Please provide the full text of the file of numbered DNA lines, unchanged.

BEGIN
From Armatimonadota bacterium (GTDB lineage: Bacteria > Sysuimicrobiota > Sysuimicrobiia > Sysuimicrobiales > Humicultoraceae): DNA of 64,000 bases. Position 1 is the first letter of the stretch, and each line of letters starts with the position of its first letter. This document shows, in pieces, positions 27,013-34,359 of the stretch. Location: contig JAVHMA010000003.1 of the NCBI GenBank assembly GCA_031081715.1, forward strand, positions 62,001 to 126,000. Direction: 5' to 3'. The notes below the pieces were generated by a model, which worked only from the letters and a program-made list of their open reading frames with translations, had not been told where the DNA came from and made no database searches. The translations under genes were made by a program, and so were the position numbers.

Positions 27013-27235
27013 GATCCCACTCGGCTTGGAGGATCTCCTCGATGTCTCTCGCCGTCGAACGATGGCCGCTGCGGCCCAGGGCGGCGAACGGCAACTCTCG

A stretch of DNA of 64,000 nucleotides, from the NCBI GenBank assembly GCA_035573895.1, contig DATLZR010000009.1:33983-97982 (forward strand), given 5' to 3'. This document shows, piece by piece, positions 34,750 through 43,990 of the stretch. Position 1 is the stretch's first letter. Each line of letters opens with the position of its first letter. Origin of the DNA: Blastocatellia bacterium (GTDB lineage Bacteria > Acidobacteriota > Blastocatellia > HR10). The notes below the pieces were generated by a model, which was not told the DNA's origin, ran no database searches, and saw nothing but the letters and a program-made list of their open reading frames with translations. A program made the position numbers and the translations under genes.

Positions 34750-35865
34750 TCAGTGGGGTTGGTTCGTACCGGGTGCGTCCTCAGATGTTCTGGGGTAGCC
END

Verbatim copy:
From Armatimonadota bacterium (GTDB lineage: Bacteria > Sysuimicrobiota > Sysuimicrobiia > Sysuimicrobiales > Humicultoraceae): DNA of 64,000 bases. Position 1 is the first letter of the stretch, and each line of letters starts with the position of its first letter. This document shows, in pieces, positions 27,013-34,359 of the stretch. Location: contig JAVHMA010000003.1 of the NCBI GenBank assembly GCA_031081715.1, forward strand, positions 62,001 to 126,000. Direction: 5' to 3'. The notes below the pieces were generated by a model, which worked only from the letters and a program-made list of their open reading frames with translations, had not been told where the DNA came from and made no database searches. The translations under genes were made by a program, and so were the position numbers.

Positions 27013-27235
27013 GATCCCACTCGGCTTGGAGGATCTCCTCGATGTCTCTCGCCGTCGAACGATGGCCGCTGCGGCCCAGGGCGGCGAACGGCAACTCTCG

A stretch of DNA of 64,000 nucleotides, from the NCBI GenBank assembly GCA_035573895.1, contig DATLZR010000009.1:33983-97982 (forward strand), given 5' to 3'. This document shows, piece by piece, positions 34,750 through 43,990 of the stretch. Position 1 is the stretch's first letter. Each line of letters opens with the position of its first letter. Origin of the DNA: Blastocatellia bacterium (GTDB lineage Bacteria > Acidobacteriota > Blastocatellia > HR10). The notes below the pieces were generated by a model, which was not told the DNA's origin, ran no database searches, and saw nothing but the letters and a program-made list of their open reading frames with translations. A program made the position numbers and the translations under genes.

Positions 34750-35865
34750 TCAGTGGGGTTGGTTCGTACCGGGTGCGTCCTCAGATGTTCTGGGGTAGCC